Force Touch is a nifty feature you may have heard about. Apple have removed the moving ‘click’ assembly from their track pads, and replaced it with a simulated ‘click’. They achieved this using small motors capable of generating haptic feedback - the same tech offered in some smart phones.
I was initially skeptical but in day-to-day use, I can’t tell the difference between force touch and a ‘real’ track pad. No big deal right? the draw card is that the track pad can sense the amount of force being used. Apple have used this to enable the strength of the track pad click to be configurable - which is nice. Additionally, they have provided an extra type of input. If you hold your finger on the pad after clicking, and push a little harder - you feel a deeper click (which apple call a Force Touch).
The Force Touch option is context sensitive. In finder it will preview the file you have selected. If you force touch a docked app, it will reveal the window. Although these short cuts are nice, the big draw card will be pressure sensitivity. Being able to sketch in Photoshop with a stylus is a a killer feature for art/design type people.
Ports ports ports
After Apple released the MacBook (with a single USB-C port), it seemed they’d gone mad. “You want to charge your laptop and use a USB device? Bah!” The madness has not been extended to the MBP.
Apple has provided:
- 2 USB 3 ports (on opposite sides, so double USB external hard drives will be less than great)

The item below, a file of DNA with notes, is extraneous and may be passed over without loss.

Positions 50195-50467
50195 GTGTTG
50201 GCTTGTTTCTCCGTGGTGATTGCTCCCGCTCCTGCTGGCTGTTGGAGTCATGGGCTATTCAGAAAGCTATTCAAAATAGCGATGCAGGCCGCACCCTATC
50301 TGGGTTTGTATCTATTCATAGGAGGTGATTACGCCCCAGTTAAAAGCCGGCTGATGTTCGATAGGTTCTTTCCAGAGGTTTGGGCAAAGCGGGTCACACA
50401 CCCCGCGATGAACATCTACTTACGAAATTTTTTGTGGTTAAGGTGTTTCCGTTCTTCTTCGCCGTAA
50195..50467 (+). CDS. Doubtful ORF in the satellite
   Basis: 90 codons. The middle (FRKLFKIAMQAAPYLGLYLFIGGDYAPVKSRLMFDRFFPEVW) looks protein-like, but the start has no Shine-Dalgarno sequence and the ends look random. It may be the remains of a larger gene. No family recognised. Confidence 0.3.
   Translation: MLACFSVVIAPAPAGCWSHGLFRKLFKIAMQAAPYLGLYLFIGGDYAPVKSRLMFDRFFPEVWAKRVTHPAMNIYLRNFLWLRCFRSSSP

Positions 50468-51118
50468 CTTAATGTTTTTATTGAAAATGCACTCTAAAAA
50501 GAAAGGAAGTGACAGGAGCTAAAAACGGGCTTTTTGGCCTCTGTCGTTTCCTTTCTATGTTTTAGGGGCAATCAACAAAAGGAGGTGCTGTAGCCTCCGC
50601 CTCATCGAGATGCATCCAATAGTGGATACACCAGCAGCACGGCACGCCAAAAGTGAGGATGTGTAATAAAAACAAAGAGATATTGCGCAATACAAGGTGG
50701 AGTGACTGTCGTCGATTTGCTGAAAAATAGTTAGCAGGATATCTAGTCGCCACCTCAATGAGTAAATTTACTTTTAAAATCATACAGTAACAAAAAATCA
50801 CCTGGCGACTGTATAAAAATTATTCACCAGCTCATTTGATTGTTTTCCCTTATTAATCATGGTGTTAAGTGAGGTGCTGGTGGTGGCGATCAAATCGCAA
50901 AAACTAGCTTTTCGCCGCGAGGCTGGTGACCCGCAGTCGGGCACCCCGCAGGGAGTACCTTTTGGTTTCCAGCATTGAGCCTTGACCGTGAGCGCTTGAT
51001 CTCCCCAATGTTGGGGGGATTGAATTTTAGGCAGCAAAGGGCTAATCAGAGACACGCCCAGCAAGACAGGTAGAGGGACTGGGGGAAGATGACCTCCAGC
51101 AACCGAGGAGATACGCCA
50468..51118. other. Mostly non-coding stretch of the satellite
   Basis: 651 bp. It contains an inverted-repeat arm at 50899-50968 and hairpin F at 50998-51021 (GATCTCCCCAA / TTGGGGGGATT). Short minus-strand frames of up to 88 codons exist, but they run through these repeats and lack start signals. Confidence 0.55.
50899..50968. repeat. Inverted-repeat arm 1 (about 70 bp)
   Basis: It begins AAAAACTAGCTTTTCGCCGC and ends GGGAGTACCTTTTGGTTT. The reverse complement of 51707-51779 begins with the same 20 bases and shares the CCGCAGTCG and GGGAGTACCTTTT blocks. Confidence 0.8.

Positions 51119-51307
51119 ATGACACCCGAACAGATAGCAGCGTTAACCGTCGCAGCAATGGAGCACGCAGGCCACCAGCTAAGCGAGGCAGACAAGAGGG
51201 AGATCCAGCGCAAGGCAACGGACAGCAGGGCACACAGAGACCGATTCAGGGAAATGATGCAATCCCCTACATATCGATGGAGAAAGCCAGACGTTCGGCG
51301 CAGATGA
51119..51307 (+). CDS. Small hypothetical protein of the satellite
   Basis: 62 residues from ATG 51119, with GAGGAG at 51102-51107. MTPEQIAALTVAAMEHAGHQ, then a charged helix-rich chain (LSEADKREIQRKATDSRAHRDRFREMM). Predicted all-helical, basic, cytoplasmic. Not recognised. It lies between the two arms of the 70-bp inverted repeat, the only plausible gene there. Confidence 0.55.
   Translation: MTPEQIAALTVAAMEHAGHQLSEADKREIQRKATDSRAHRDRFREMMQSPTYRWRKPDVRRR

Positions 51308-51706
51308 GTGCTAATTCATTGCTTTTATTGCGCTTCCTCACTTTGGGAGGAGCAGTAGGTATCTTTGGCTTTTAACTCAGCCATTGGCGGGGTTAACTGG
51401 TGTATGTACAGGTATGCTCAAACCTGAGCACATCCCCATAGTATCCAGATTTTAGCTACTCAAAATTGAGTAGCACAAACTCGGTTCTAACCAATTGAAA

- 1 HDMI port
- SD Card reader
- 2 Thunderbolt2 ports
While on paper Thunderbolt2 sounds awesome for video, external drives, and docking stations - in practice anything carrying the Thunderbolt badge costs a bloody fortune. Good thing we have USB3 ports as well!
On first boot, Windows users are taken to a strange and confusing place where we add all of our external accounts. OSX is nice enough to integrate with Google, Twitter, Facebook, and Linked In. Unfortunetely OSX does not like 2 step auth on a Google account, so I had to force kill Safari to progress.
Free Apple Software
Having had none of the anti-trust problems Microsoft have dealt with, Apple are free to bundle free things. Out of the box, you get:
- Photos (replaces “iPhoto” apparently)
- iTunes (don’t worry, it’s actually really nice on a mac)
- Garage Band (makes music, but not good music when I use it)
- Office Software (not MS Office, but seems ok)
Maps is surprisingly great, and shows off the visual prowess of OSX. It spins, scales, and zooms around with none of the disjointed choppyness of Google Maps (or that other one… Bong Maps or something).
One odd omission is drawing software. There is nothing like MSPaint, and apparently nothing like Paint.Net exists for OSX.
The App Store
All of your software purchases and updates happen via the app store - which seems a bit more competent than Windows Update. Don’t think you’ve escaped reboots though. OSX still needs a restart after some patches.
The app store is virtually identical to what you have in IOS. It takes most of the pain away from installing and updating. For apps you can’t find on the app store, OSX can run *nix apps.
The 2 month update
I neglected to post this review for 2 months. Mostly because I thought the last thing the internet needs is another person gushing about Apple Hardware. On the upside, I can now give an update of how the MBP has performed after 2 months.
The issues I’ve encountered are:
- Safari decided to download 2Gb of data over my tethered phone yesterday. Why? Who knows. It may be something to do with Gmail. In the meantime, I’m back to using Chrome. I’ve discovered this app - Tripwire, which allows me to selectively block/allow apps internet access.
- Sometimes gestures stop working on resume. The log provides no help. Putting the MBP to sleep and waking it up again seems to fix the issue.
That’s it. 2 months after completely changing hardware and operating systems, those are the only issues I have had.
This laptop is the best purchase I have ever made. I have absolutely no regrets. I rate this 5/5 bananas.